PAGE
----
Chacos column: Average smarts is good enough
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In second grade I was placed in a remedial reading class. It was the kind of class where you’re carted down the hall with some other awkward kids into a tiny, stinky makeshift classroom that was obviously once a storage closet. I was one of those kids, and I knew it even at 7 years old.
By fourth grade, I didn’t even bat an eyelash as I lied in front of the entire class when asked how many pages I read in an assigned book for homework. I struggled through 10 pages with my mom, but boldly stated, “70 pages, ma’am,” when asked. Although never officially caught, I suspect my teacher was compassionate enough to let this gross exaggeration slide. This allowed me to feel like the smartest kid in class for a day, and at the time, it was totally worth it.
When seventh grade rolled around, my English teacher handed out brightly colored spelling books at the beginning of the year. I dreaded him walking the aisles in what felt like a knighting ceremony. He anointed the smartest students a green book and gave the average kids a yellow one. When it was time to give out the red books, shame and humiliation cut thickly through the classroom, and the stench of it lingered for the entire year. I was desperate to have the smarts for the green book but that just never happened. During middle school, my self-esteem lived between red and yellow hues.
I muddled through high school with tutoring in nearly every subject. My mom even dropped me off weekly to one of those private tutoring behemoths on the East Coast called The Sylvan Learning Center. Their neon sign could be spotted miles away. Nothing was more mortifying during those dark days than walking through those large glass doors toward a tutor who was easily 90 years old and smelled of stale coffee and cigarettes.
Somehow, I managed to attend an average university and even squeaked by with an overall GPA on the right-side-of-probation. No matter what tactic I used, I just didn’t seem to come equipped to get good grades. I struggled at memorizing facts, analyzing charts and answering multiple-choice questions. I aced partying and sleeping, though.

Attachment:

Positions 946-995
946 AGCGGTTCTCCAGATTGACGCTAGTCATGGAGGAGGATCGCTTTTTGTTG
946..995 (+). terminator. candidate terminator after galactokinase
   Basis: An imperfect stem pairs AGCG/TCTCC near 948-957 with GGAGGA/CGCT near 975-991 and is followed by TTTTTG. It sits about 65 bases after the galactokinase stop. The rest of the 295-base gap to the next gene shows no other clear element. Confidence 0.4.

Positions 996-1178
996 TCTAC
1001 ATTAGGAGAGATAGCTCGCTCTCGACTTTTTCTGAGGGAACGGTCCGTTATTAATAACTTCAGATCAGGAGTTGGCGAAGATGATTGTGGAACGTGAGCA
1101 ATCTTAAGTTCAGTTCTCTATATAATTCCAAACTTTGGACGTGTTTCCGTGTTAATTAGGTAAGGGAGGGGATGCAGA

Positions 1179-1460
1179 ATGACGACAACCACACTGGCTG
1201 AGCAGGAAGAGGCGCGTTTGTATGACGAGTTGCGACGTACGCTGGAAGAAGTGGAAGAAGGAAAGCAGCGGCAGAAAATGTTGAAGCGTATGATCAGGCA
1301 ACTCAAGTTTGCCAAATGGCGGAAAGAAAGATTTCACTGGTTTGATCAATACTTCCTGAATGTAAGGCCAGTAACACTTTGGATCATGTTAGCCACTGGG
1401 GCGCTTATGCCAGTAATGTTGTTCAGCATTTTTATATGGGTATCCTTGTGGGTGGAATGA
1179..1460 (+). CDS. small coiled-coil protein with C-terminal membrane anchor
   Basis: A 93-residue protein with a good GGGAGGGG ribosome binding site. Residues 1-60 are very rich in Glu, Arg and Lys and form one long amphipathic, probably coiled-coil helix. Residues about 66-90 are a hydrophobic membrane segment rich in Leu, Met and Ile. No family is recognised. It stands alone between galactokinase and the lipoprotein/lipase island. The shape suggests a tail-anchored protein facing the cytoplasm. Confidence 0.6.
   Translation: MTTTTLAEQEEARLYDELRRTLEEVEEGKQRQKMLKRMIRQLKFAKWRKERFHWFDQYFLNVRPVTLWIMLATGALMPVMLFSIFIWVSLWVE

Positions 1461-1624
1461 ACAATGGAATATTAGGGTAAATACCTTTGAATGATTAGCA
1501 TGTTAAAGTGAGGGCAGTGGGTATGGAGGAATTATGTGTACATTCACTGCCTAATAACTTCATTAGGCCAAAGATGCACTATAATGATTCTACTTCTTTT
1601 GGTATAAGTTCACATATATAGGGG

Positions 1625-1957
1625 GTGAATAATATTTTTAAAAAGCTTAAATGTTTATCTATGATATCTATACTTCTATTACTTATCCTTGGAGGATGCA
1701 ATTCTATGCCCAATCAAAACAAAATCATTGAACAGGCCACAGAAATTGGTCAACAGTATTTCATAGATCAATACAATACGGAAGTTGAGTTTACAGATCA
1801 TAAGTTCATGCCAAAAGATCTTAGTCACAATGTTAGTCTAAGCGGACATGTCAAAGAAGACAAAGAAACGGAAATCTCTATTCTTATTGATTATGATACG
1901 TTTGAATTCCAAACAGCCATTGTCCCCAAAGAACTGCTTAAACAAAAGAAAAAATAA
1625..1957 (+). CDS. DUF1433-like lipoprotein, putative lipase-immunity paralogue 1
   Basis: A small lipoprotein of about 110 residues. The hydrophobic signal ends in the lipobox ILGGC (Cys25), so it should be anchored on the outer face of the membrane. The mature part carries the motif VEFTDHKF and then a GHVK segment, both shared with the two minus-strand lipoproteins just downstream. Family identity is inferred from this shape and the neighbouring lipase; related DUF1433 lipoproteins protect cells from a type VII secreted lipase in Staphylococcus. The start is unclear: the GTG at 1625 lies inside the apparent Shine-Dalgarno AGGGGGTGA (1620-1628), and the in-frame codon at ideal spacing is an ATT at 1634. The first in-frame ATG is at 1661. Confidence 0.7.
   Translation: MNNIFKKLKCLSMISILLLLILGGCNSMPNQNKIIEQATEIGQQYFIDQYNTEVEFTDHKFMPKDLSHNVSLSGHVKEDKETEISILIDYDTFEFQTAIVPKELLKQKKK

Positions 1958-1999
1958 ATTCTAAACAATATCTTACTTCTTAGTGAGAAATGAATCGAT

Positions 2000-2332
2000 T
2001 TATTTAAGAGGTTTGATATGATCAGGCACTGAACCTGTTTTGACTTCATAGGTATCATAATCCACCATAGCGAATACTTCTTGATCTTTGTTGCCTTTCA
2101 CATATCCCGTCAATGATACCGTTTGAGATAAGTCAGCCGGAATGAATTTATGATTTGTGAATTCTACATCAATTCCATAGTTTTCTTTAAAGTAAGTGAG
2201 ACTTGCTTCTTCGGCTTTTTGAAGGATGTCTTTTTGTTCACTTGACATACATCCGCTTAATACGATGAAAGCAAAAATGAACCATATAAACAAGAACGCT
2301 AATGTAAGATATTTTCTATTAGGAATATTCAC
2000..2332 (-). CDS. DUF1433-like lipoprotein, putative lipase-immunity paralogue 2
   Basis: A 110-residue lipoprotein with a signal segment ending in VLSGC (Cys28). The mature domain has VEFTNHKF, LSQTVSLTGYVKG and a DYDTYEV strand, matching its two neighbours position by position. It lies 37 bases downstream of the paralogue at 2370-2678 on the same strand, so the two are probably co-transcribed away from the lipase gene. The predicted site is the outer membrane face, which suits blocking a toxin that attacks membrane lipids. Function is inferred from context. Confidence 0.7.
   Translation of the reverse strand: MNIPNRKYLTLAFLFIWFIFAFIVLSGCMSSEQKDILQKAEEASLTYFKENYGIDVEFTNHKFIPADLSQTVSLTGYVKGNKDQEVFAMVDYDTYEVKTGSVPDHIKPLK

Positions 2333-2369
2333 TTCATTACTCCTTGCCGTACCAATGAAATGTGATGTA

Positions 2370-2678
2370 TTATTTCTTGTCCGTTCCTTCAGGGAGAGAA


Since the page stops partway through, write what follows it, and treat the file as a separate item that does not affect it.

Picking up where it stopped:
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At this point in the game, I knew changing my mindset was my only option left. Trying to get smart in the traditional sense was just something so far out of reach and so hard for me to accomplish. I needed to ditch the stereotype I desperately wanted, because I was never going to be a Mensa candidate. Not in this lifetime.
Luckily, in my mid-20s I intersected with my first professional mentor, and she blew my mind right out of the water. Thankfully, her mission was to shatter stereotypes in the public education system. She encouraged me to push for change in special education at the school where we were employed. My job was to help identify multiple intelligences in our students and celebrate individual accomplishments instead. We provided support for students in need, and tried to make working with us very, very cool.
I never looked at average-smarts the same again. That is, until I had my own children in the school system.
Now, I’m a parent of three youngsters who attend a progressive, holistic-type of school. Still, I don’t want my kids falling prey to a similar social and educational system that brought me to my knees years ago for not excelling academically. But I see that they’re somehow stuck in the same cycle, too.
My kids still have to battle with spelling tests, book reports and math quizzes. They sweat, lie and I see them working hard in their own way. They still struggle. A lot. I even have one with an after-school tutor, one who is frequently pulled out of class to go work down the hall, and another who gets modified spelling words every week.
I want to tell my kids that they shouldn’t dwell on their tests, reading levels, spelling tests and how smart they feel compared to their peers. Although these things offer a baseline of information for them in the moment, they don’t uncover the other skills I think may be more important in the long run. Deep down, though, I know they have to figure this out for themselves.
I really do want my children to have somewhat decent grades. But more importantly, I would like them to know that when they’re adults, it will be more important for them to chase their dreams and tap into their natural talents instead. I want to tell them that their mediocrity in school is helping them develop grit and resiliency that will serve them well in the long run. But these things mean nothing to a kid struggling to read alongside his peers.
One day soon, I’ll tell my children that receiving the red spelling book wasn’t actually the most painful thing that happened to me in middle school. I could tell them about an awkward dance, a failed speech or even my first kiss. But in reality, to a seventh-grader, nothing is more painful than being seen as a kid with the red book.
Andrea Chacos lives in Carbondale, balancing work and happily raising three children with her husband. She strives to dodge curveballs life likes to throw with a bit of passion, humor and some flair.
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